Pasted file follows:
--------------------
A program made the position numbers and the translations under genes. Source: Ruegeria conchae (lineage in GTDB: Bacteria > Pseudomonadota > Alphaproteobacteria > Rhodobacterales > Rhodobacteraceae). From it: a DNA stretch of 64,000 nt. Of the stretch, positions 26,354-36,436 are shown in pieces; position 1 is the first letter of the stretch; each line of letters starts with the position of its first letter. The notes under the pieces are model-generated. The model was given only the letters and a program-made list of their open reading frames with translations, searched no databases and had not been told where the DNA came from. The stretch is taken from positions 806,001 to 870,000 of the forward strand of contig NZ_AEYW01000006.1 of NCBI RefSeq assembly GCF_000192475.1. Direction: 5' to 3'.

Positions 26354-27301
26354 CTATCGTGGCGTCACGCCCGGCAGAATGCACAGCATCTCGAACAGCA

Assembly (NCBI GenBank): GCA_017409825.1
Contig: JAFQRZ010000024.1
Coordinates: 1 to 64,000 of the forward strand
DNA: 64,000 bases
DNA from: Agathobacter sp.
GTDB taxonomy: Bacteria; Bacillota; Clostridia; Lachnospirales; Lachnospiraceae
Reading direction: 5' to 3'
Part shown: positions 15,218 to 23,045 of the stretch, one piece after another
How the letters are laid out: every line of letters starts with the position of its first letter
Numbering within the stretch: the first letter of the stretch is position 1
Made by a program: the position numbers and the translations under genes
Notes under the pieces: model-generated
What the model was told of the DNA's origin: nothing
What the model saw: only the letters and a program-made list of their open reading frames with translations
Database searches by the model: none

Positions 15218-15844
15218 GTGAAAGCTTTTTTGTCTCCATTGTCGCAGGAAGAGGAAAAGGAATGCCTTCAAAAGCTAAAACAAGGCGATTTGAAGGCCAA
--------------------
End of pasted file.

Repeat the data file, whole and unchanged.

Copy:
A program made the position numbers and the translations under genes. Source: Ruegeria conchae (lineage in GTDB: Bacteria > Pseudomonadota > Alphaproteobacteria > Rhodobacterales > Rhodobacteraceae). From it: a DNA stretch of 64,000 nt. Of the stretch, positions 26,354-36,436 are shown in pieces; position 1 is the first letter of the stretch; each line of letters starts with the position of its first letter. The notes under the pieces are model-generated. The model was given only the letters and a program-made list of their open reading frames with translations, searched no databases and had not been told where the DNA came from. The stretch is taken from positions 806,001 to 870,000 of the forward strand of contig NZ_AEYW01000006.1 of NCBI RefSeq assembly GCF_000192475.1. Direction: 5' to 3'.

Positions 26354-27301
26354 CTATCGTGGCGTCACGCCCGGCAGAATGCACAGCATCTCGAACAGCA

Assembly (NCBI GenBank): GCA_017409825.1
Contig: JAFQRZ010000024.1
Coordinates: 1 to 64,000 of the forward strand
DNA: 64,000 bases
DNA from: Agathobacter sp.
GTDB taxonomy: Bacteria; Bacillota; Clostridia; Lachnospirales; Lachnospiraceae
Reading direction: 5' to 3'
Part shown: positions 15,218 to 23,045 of the stretch, one piece after another
How the letters are laid out: every line of letters starts with the position of its first letter
Numbering within the stretch: the first letter of the stretch is position 1
Made by a program: the position numbers and the translations under genes
Notes under the pieces: model-generated
What the model was told of the DNA's origin: nothing
What the model saw: only the letters and a program-made list of their open reading frames with translations
Database searches by the model: none

Positions 15218-15844
15218 GTGAAAGCTTTTTTGTCTCCATTGTCGCAGGAAGAGGAAAAGGAATGCCTTCAAAAGCTAAAACAAGGCGATTTGAAGGCCAA